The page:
18 Bisexual Resource Center (617) The Rainbow Alliance for the Deaf National Gay and Lesbian Task Force (202) COLAGE (Children of Lesbians and Gays Everywhere) (415) Family Pride Coalition (202) Gay and Lesbian Alliance Against Defamation (GLAAD) (323) Human Rights Campaign (202) Sexuality Information and Education Council of the United States (SEICUS) (212) Lambda Legal Defense and Education Fund (212) National Center for Lesbian Rights (415) Toll-Free Helplines: The Trevor Project: (866) The Gay & Lesbian National Hotline: (888) The GLBT National Youth Talkline (youth serving youth through age 25) (800) The National Runaway Switchboard: RUNAWAY PFLAG Transgender Network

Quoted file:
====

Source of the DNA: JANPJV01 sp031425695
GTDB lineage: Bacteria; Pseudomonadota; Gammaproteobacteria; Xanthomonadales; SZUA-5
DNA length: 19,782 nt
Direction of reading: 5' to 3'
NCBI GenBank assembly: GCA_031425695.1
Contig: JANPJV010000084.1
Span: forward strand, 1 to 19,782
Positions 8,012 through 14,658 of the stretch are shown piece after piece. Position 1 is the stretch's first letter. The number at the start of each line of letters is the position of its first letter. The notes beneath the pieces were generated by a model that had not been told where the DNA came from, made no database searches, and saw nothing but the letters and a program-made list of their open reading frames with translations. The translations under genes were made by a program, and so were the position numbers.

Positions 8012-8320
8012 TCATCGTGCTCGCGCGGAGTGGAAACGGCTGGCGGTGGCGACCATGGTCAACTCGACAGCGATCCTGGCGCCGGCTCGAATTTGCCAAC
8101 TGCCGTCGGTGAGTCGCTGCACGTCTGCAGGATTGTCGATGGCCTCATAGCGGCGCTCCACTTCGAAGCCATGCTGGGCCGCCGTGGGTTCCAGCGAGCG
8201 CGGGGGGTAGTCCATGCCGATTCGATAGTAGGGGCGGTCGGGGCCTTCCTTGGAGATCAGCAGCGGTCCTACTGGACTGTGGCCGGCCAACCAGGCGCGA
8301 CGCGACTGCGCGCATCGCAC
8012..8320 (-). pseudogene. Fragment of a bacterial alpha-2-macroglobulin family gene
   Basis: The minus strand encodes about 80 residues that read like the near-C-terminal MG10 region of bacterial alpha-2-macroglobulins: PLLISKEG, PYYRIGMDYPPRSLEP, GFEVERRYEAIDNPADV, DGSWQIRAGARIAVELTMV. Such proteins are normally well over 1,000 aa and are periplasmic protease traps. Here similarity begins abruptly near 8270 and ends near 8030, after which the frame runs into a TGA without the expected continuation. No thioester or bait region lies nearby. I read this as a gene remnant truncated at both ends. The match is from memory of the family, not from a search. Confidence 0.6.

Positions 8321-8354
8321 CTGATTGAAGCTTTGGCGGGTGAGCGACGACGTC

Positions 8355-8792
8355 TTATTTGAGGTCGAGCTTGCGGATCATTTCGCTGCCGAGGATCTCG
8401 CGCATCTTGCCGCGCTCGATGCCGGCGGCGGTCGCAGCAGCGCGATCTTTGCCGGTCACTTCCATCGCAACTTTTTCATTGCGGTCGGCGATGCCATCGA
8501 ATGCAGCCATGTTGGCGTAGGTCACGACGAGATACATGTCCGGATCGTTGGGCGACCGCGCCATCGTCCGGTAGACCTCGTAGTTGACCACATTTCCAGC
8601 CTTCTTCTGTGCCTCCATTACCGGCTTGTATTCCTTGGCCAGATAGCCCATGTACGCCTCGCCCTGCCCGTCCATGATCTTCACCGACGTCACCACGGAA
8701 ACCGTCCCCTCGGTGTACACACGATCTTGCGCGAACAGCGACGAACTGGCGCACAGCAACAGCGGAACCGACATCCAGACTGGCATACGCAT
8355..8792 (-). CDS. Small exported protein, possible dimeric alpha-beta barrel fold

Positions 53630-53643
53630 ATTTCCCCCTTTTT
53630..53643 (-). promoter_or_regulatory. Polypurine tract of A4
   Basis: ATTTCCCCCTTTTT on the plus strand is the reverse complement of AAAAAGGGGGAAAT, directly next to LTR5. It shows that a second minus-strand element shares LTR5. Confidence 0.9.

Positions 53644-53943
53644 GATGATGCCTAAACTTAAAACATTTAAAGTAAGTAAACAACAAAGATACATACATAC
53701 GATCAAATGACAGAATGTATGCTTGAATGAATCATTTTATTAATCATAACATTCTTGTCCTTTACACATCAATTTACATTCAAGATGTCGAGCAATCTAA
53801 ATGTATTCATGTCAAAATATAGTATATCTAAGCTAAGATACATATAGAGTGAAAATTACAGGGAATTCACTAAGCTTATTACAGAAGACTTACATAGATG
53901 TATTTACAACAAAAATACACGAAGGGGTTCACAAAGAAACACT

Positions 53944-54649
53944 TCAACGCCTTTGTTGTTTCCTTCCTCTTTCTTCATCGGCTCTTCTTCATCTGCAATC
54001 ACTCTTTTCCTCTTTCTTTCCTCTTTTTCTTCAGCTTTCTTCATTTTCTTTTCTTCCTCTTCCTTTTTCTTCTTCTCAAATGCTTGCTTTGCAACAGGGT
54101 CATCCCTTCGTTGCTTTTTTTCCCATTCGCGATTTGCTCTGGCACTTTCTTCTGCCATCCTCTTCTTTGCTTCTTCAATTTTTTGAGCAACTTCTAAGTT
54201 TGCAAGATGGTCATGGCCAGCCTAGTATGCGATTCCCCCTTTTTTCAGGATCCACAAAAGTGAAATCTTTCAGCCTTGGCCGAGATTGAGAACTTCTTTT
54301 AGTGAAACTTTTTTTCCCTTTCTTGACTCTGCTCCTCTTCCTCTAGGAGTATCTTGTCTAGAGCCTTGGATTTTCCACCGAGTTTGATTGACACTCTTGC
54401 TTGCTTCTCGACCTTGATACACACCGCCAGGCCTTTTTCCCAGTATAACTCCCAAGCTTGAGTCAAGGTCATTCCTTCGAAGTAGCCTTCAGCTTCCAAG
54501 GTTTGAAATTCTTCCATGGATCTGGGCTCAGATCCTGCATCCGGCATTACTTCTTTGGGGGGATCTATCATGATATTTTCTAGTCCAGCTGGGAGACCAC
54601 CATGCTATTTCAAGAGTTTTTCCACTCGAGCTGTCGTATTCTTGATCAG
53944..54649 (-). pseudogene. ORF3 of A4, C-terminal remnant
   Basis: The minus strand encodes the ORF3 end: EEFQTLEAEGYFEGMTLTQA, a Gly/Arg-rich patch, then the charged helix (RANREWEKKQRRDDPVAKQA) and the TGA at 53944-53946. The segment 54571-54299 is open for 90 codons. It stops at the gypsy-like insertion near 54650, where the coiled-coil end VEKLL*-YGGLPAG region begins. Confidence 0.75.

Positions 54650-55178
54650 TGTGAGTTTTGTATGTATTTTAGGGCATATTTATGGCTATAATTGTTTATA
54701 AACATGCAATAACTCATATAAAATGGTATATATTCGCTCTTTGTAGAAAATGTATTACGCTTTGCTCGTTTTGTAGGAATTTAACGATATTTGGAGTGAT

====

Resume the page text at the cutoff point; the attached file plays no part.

19 For HIV/AIDS Information: National AIDS Hotline (800) 342-AIDS In Spanish: (800) TDD: (800) Publications, Periodicals, and Films: There are literally hundreds of books, magazines, newspapers, newsletters, and films available that provide additional support and resources to parents and families of gay, lesbian, and bisexual individuals as well as the individuals themselves. The web is a great place to look for information as are bookstores and libraries. For some of PFLAG s recommended reading lists, visit the PFLAG website at Our Trans Children